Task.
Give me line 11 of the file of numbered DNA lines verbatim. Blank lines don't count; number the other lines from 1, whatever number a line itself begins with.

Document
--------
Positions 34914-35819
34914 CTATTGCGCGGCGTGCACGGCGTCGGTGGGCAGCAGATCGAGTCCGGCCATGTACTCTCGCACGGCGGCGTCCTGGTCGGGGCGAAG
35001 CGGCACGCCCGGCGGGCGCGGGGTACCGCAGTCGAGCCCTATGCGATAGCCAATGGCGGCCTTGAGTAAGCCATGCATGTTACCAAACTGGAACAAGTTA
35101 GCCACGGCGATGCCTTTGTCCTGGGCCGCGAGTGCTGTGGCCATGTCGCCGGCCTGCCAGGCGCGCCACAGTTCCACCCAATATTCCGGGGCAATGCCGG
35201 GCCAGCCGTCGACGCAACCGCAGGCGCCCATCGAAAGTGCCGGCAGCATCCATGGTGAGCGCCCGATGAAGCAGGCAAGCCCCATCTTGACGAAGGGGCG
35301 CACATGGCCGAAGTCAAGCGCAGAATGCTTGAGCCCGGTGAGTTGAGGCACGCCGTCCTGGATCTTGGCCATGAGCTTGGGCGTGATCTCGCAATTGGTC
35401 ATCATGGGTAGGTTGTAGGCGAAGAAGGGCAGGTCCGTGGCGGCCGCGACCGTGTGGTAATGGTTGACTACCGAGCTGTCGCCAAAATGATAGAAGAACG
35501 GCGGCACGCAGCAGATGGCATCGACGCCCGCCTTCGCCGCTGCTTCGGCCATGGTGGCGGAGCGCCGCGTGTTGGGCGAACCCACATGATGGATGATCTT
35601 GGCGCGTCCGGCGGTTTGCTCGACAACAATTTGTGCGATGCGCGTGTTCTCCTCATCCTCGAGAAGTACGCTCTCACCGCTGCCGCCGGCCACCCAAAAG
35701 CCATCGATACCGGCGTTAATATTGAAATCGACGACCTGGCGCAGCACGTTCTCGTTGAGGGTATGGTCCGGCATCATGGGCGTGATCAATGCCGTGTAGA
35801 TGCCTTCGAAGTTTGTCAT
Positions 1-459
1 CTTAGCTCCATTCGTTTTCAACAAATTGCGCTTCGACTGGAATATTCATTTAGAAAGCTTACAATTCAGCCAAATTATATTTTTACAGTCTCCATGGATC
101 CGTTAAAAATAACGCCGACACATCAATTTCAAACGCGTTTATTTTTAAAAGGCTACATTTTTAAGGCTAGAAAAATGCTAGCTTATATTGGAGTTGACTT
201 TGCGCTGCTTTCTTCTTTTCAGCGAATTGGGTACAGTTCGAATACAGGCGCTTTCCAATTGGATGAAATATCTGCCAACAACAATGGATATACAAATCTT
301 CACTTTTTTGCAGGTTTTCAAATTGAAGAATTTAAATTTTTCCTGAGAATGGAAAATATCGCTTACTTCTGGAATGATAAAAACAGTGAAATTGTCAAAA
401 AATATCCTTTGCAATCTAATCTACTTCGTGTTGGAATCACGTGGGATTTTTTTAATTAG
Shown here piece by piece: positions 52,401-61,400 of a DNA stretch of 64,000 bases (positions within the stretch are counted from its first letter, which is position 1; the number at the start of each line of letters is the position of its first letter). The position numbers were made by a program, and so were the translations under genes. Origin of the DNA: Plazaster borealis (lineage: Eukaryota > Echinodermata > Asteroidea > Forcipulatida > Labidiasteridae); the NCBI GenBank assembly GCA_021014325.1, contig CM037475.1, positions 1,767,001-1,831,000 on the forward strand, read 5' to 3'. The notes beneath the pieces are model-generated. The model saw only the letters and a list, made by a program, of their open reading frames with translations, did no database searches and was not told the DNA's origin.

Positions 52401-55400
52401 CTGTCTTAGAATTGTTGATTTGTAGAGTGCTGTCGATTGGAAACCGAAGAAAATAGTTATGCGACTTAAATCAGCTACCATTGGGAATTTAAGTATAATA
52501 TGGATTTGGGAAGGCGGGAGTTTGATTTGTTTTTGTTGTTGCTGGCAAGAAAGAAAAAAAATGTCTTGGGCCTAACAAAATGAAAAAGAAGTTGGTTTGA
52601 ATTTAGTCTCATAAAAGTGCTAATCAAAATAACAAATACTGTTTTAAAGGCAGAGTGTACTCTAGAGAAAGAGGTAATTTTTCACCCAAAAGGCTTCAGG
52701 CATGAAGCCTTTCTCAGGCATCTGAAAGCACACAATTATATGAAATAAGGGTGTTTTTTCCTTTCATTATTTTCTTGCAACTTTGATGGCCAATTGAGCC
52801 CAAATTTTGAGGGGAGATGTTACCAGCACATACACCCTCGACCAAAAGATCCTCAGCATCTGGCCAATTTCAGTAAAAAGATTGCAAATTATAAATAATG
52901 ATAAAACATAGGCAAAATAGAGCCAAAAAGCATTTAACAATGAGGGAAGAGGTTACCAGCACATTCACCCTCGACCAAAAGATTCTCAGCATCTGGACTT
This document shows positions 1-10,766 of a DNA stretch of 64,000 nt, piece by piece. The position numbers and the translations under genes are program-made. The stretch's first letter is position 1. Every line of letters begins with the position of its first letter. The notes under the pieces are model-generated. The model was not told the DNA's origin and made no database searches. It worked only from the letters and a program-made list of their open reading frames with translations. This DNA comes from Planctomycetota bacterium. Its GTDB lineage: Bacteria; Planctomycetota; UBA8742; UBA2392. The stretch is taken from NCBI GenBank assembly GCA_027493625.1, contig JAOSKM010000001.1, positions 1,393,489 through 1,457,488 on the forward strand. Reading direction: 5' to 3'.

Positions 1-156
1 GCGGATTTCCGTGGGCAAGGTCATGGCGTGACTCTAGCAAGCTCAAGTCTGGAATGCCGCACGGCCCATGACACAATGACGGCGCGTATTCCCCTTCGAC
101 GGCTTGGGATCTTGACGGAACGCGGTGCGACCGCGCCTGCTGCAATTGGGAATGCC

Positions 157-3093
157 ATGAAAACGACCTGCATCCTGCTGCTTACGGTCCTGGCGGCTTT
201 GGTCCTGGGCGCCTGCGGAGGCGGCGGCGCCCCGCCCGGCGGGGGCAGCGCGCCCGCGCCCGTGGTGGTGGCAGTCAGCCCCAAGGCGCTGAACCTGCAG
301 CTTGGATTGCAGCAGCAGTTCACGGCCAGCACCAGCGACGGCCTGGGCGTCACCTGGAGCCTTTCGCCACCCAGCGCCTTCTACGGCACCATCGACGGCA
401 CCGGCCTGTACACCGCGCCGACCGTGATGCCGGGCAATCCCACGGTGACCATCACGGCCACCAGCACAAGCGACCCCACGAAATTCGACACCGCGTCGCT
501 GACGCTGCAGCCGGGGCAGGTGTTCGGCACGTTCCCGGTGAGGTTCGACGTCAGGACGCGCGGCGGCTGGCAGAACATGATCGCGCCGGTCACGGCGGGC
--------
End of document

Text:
35801 TGCCTTCGAAGTTTGTCAT